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8 famous Utah gravesites and where to find them

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From forgotten inventors to Hollywood star with four legs, Utah is the final resting place for some interesting characters. Here are eight of the state’s graves that are especially creepy, perplexing or inspiring.

Whether you love the moribund peace of cemeteries or just want to give your kids a real place to experience history, a visit to these sites provides an opportunity to appreciate the accomplishments of historical figures that time hasn’t quite erased.

Brigham Young (1801-1877)

Gravesite: Mormon Pioneer Memorial Monument, Salt Lake City, map

Founder of Salt Lake City, governor of the Utah Territory and president of The Church of Jesus Christ of Latter-day Saints for 30 years, Brigham Young forged a memorable life. He was the second prophet of the Church after Joseph Smith’s assassination in Illinois. Young led the Latter-day Saint pioneers across the wilderness to Ensign Point, where he famously proclaimed Salt Lake Valley to be “the place.”



Responsible for beginning the settlement of the Salt Lake Valley and the founder of the University of Utah, his legacy is etched upon many monuments across the state. However, not many people know that his burial is at the Mormon Pioneer Memorial Monument, just across the street from the Beehive House. You can pay your respects to this historical giant and his family by stopping by this peaceful little park.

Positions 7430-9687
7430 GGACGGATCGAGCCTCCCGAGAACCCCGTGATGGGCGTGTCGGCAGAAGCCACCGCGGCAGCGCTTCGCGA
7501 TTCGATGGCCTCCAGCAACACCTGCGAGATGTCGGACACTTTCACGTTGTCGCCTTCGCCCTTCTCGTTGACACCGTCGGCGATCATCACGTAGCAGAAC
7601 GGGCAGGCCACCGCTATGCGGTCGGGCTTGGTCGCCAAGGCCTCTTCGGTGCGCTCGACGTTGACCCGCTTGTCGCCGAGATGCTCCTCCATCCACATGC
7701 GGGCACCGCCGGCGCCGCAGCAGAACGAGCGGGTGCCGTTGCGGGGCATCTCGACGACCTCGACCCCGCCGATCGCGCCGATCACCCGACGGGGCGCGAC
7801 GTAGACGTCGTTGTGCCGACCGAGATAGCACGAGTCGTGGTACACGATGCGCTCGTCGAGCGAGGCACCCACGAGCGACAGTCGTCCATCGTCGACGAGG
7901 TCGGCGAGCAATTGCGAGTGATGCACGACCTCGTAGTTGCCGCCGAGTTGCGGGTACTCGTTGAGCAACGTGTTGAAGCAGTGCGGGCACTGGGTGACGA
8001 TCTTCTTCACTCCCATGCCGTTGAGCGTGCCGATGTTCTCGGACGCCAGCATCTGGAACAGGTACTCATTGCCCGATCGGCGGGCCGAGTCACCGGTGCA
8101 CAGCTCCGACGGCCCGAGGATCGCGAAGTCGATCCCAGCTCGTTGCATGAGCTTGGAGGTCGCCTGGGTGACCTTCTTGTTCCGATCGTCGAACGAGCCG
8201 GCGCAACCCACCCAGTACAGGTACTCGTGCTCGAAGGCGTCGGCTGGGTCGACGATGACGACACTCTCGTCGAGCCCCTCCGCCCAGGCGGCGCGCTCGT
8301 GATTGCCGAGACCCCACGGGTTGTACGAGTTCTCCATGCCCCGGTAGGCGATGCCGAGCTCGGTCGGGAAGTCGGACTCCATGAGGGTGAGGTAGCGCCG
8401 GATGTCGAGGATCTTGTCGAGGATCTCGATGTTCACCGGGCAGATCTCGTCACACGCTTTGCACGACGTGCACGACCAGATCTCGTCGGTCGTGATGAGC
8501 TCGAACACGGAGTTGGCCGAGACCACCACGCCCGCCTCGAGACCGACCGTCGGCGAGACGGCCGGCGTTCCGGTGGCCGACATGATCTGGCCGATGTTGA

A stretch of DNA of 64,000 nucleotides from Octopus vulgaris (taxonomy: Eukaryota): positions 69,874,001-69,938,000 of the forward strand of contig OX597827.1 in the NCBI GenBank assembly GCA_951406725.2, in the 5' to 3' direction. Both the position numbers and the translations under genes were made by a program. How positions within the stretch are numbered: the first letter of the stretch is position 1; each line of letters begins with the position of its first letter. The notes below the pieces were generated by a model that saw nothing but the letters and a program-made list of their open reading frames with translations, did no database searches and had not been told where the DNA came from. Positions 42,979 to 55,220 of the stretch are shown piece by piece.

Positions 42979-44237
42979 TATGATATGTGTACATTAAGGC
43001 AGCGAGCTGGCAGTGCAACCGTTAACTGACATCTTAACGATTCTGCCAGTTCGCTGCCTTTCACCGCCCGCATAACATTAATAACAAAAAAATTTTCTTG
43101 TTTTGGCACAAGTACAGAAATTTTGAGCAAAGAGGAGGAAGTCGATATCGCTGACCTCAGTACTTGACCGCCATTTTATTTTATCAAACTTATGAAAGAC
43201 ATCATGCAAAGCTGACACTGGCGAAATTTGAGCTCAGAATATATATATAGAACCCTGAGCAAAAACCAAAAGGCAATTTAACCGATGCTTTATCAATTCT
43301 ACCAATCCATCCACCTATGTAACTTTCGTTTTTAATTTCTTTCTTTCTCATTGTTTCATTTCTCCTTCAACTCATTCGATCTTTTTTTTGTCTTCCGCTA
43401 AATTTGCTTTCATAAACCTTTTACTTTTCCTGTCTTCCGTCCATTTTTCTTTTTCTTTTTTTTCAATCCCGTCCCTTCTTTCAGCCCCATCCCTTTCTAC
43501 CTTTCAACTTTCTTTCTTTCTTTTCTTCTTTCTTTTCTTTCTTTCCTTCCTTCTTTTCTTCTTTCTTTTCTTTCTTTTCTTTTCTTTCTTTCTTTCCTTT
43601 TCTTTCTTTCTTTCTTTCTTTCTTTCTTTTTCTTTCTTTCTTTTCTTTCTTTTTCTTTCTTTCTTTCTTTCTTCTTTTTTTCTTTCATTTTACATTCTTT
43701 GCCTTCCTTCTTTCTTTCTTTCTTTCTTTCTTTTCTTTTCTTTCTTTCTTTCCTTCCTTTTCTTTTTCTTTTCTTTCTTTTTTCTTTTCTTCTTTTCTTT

Lilly E. Gray (1881-1958)

Gravesite: Salt Lake City Cemetery, map

Lilly Gray: the woman whose grave launched a hundred conspiracy theories and continues to draw visitors fascinated by the macabre. Nestled in the Salt Lake City Cemetery at plot X_1_169_4E, her gravestone is unimposing red granite with a flower motif. But it’s the inscription that has made this woman’s final resting place a morbid draw. It reads:

“Lilly E. Gray, June 6 1881 - Nov 14 1958. Victim of the Beast 666.”

Though many details of her life have been lost to history, there are some answers to burning questions. Lilly was born a twin in Manvers, Ontario, Canada, according to Dead History.

The man responsible for the creepy epitaph was Elmer Gray, Lilly’s third husband. They married in 1952, a few years after Lilly moved from the midwest to Salt Lake City. Elmer had a long history of trouble with the law and had been in and out of state penitentiaries. He married Lilly, and based on the lack of records and arrests, they lived a quiet life. According to the Utah Divisions of Archives (UDA), her death certificate says she died of pulmonary embolism and kidney failure.

As of current records and stories, nobody knows why her epitaph is a creepy sentiment. The UDA notes that Lilly’s obituary is strictly facts, mentioning nothing about her life or story. Even though there’s not much to explain Lilly’s grave, locals still make their way in droves to see the site for themselves.

Porter Rockwell (1813-1878)

Gravesite: Salt Lake City Cemetery, map

Orrin Porter Rockwell was the famous long-haired bodyguard of Joseph Smith and Brigham Young. He was a member at the beginning of the Church’s history and followed his faith into the wild western territory, long before Utah was the bustling city it eventually became.


Rockwell knew Joseph Smith in his youth and did odd jobs to help pay for the publication of the Book of Mormon in upstate New York. Easily recognizable by his long hair, Rockwell never cut it after receiving a blessing from Joseph Smith, who prophesied that like Samson of the Old Testament, his uncut hair would give him protection. Smith said, “...no bullet or blade can harm thee,” according to Find a Grave.

He was baptized at age 16 in 1830, and when he finally died, Rockwell had been a member of The Church of Jesus Christ longer than anyone living.

Black Hawk (1830-1870)

Gravesite: Black Hawk Cemetery, Spring Lake, Utah County, map